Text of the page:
Posted Wed Feb 4, 2015 at 10:26 AM PST by Brian Hoss
A 'TF2' level of addiction on display.
In the modern gaming era, it's quite natural for the audience to push back against the prevalent nature of shooting games. With that in mind 'Dreadnought' is a very sneaky title. As the name suggests it's all about ships, including dreadnoughts. These ships operate in a 3D space with the full ability to stop, hover, and rotate at will. And yet 'Dreadnought' is best viewed through the lens of games like 'Team Fortress.' Each match sees a team of five ships take on another team of five ships. The specific classes that make up the teams make a huge difference, the Light Destroyer (assault), the Light Tactical Cruiser (support), the Artillery Cruiser (sniper), Corvette (scout) and Dreadnought (heavy) all have their specific strengths and weaknesses. (More ships/classes have been promised before the game's release.)
The verticality offered by the maps and the ability to hover give the game a different feel from an FPS, and that taste of submarine/space warfare makes you want to keep playing. I had a chance to play 'Dreadnought' at PAX South and even though I knew that we needed to balance out our teams, it seemed like everyone was deciding to try out the same ship class at the same time. Having all five team members choose light destroyers and then try to ram enemies like the sniping artillery cruiser ends in predictable sadness. Even so, the desire to jump back in and try a different tack can be more enticing in the heat of the match than wising up and getting together with a tactical cruiser (think medic) and dreadnought combo.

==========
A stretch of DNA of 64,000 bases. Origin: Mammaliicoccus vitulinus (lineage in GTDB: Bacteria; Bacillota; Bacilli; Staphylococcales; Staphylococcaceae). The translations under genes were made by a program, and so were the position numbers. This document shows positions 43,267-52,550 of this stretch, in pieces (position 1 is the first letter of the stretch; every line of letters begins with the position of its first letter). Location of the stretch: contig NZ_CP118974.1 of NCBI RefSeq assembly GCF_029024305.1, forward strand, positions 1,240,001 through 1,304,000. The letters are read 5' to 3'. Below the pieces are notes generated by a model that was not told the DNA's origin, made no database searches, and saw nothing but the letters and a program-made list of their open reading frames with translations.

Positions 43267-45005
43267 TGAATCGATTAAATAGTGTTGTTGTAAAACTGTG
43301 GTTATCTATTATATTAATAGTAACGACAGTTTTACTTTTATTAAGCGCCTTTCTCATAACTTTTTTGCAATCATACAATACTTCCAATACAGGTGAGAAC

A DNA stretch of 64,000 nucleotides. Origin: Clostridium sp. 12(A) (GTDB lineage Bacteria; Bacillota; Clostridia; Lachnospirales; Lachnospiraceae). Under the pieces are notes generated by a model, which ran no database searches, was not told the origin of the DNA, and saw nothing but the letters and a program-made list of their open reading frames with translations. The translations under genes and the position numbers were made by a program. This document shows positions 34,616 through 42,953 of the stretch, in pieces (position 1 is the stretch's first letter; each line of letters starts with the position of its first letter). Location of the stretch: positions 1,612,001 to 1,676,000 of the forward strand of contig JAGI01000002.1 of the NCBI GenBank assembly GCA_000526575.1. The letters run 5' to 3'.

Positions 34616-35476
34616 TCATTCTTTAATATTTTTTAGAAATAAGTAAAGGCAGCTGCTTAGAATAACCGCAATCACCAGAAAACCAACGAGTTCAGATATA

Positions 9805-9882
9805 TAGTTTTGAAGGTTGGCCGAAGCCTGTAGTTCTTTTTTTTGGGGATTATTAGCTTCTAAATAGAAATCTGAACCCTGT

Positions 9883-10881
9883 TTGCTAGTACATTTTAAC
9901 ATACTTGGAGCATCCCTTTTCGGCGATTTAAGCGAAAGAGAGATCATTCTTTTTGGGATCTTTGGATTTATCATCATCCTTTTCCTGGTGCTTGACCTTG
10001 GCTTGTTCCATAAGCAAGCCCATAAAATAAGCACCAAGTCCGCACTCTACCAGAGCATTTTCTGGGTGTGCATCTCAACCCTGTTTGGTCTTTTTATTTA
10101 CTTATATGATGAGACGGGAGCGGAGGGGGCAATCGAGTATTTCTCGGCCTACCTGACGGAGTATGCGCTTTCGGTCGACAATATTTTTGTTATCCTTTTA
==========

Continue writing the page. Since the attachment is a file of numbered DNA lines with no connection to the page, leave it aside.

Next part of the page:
All of the ships have a special cooldown/energy reserve that can be put towards different systems- boosting the ship's shields or weapons for a short time when needed. Knowing when and how best to use these systems is another way that the decision-making is critical in the match.
Yager has shared footage of another one of their matches, and what they do with their tactical cruiser puts me (and a lot of other Dreadnought) players to shame. That said, the map being shown is much more open than many of the ones I've played on. Still, it's evident how the profiles of each ship can make a difference when firing across the map.
In case it isn't obvious, watching this recorded match really has me jonesing to play more 'Dreadnought' and try out some of what's on display. The use of the Artillery Cruiser is impressive, and it is my favorite class so far. The dev playing (it's either designer Eino Joas or Timm Boukoura) is really skilled at leading his targets.
'Dreadnought' is powered by Unreal 4, and there are plans to have closed beta on PC later this year. Expect an update once those details surface.
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